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Thank you for your question. Please permit me to assist you with your concerns.My apologies but all medical notes are confidential in nature. You are not directly 'entitled' to any of that information because that information does not belong to you or is not related to your health. What you can do is file a request to subpoena the records by claiming that the records are material to your case and as evidence of the person's potential unfitness or danger to the child. But it is not an automatic process, you would need to show why such information is relevant and important to your case. Otherwise all of this is privileged and is governed under HIPAA regulations.Good luck.
My ex had a depression and was hospitalized about two years ago. She was diagnosed as Bipolar. There has been nothing since. What would allow a judge to order these records be produced and who has the final say HIPPA or the judge? What, if anything, would overturn the HIPPA laws and if I could get the judge to concede what information would be allowed ie. treatment reports, diagnosis, therapy sessions?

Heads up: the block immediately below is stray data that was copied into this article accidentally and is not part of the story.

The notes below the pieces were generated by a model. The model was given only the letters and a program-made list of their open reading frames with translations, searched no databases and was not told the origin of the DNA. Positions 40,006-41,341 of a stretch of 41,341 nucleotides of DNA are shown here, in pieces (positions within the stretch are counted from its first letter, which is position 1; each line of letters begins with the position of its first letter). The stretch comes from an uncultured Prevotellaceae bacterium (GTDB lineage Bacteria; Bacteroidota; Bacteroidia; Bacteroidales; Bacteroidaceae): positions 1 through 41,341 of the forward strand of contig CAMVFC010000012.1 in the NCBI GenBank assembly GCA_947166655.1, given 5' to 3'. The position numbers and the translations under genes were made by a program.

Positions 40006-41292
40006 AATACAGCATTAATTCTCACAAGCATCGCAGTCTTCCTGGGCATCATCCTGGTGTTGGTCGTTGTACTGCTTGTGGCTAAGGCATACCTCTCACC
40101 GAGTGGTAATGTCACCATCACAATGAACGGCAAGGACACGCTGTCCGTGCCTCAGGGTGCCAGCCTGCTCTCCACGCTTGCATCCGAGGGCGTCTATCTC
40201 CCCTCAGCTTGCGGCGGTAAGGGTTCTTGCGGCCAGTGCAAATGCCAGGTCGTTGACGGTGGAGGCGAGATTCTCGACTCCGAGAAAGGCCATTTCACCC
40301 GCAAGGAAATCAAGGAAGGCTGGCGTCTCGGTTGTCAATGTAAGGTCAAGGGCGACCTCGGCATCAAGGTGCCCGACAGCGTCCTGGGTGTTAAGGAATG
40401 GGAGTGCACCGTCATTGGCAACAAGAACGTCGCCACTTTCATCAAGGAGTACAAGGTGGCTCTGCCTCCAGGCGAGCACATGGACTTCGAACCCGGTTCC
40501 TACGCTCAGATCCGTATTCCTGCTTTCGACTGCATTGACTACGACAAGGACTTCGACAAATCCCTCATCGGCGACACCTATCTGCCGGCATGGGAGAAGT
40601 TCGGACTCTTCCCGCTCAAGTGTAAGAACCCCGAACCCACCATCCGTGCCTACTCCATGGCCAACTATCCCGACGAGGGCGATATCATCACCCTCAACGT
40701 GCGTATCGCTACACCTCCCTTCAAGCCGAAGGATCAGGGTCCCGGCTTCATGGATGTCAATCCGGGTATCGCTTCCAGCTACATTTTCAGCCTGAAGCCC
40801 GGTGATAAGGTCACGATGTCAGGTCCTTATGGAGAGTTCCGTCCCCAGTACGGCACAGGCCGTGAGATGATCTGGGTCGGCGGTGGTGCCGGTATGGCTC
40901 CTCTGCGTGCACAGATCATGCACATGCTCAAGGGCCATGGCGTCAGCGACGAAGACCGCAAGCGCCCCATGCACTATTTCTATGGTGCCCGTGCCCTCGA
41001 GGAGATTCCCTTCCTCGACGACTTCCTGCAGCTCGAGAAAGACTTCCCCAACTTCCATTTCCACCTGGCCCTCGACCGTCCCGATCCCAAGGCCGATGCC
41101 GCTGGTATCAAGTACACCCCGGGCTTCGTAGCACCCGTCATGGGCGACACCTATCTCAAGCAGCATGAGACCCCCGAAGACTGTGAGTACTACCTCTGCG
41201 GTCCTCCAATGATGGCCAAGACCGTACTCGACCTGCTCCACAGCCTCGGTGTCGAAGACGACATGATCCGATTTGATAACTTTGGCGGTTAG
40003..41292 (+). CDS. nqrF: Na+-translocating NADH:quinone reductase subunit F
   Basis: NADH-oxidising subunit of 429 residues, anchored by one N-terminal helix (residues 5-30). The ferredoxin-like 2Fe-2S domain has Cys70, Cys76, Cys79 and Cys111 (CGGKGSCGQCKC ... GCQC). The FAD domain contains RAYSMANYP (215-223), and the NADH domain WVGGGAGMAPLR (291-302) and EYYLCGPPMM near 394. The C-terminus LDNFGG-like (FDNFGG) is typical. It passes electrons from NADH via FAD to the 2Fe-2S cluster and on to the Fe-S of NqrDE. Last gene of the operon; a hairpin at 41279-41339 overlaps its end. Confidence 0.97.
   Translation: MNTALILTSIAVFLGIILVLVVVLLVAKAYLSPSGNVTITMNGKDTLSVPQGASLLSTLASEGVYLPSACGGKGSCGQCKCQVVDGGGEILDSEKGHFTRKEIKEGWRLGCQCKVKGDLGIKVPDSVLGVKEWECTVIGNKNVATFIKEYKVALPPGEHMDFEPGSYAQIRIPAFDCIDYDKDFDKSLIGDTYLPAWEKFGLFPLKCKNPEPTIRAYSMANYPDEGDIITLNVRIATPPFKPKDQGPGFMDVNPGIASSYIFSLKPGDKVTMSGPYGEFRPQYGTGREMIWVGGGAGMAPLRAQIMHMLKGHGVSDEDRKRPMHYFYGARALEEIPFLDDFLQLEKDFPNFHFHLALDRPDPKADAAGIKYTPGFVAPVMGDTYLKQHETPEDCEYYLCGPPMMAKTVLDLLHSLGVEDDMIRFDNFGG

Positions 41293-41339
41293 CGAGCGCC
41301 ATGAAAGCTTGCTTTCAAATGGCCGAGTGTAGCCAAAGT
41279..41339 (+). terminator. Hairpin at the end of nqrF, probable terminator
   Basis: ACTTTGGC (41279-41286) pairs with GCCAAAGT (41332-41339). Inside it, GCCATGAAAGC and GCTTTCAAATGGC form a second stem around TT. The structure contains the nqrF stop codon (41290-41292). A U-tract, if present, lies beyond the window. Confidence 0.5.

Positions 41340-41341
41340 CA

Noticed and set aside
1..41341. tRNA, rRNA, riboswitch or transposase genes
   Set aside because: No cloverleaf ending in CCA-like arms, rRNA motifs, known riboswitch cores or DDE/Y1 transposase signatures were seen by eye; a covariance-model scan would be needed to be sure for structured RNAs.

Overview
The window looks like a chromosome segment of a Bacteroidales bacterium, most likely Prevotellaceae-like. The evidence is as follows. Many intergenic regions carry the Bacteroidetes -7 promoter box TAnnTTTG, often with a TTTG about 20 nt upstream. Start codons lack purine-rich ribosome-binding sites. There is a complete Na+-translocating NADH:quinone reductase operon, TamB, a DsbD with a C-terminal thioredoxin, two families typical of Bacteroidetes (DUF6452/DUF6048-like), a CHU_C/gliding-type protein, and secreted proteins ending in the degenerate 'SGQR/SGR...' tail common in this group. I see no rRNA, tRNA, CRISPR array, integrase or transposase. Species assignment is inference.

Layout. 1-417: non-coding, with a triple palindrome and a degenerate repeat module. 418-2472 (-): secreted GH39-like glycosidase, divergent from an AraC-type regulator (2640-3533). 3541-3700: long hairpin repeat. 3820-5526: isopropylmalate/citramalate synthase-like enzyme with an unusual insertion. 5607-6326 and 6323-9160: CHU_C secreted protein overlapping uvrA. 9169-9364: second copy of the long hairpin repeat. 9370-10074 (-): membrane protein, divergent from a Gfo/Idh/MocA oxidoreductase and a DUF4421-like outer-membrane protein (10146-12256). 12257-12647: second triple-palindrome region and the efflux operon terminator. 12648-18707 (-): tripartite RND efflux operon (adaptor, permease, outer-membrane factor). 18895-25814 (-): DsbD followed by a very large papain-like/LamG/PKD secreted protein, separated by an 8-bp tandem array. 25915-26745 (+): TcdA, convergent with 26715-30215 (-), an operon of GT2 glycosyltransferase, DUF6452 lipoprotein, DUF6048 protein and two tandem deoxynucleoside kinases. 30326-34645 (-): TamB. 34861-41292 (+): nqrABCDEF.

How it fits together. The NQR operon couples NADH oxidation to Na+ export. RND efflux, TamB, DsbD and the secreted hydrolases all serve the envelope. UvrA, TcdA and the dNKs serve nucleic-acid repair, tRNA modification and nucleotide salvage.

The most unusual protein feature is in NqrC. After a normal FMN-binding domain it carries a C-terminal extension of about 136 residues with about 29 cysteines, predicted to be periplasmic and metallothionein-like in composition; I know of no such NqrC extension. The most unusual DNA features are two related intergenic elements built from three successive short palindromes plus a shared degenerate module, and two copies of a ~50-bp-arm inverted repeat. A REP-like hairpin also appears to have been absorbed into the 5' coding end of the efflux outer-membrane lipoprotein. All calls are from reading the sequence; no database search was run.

Thank you for your follow-up.It is not up to judge to make a list of what information you deem relevant, it is up to you to provide him with a list of what you believe to be relevant to your case and why, and then the judge would evaluate, based on objections from the other party, as to what he would consider to be probative and not prejudicial. For example if the ex is again acting in a manner that could be potentially dangerous to the children, then requesting past medical records as to her past symptoms and diagnosis would be useful. HIPAA regulations do permit exemptions for judicial orders, meaning where a judge allows for requests to come through. But simply asking for those documentations without some sort of logic or reason is not enough for those documents to be granted.Hope that helps.
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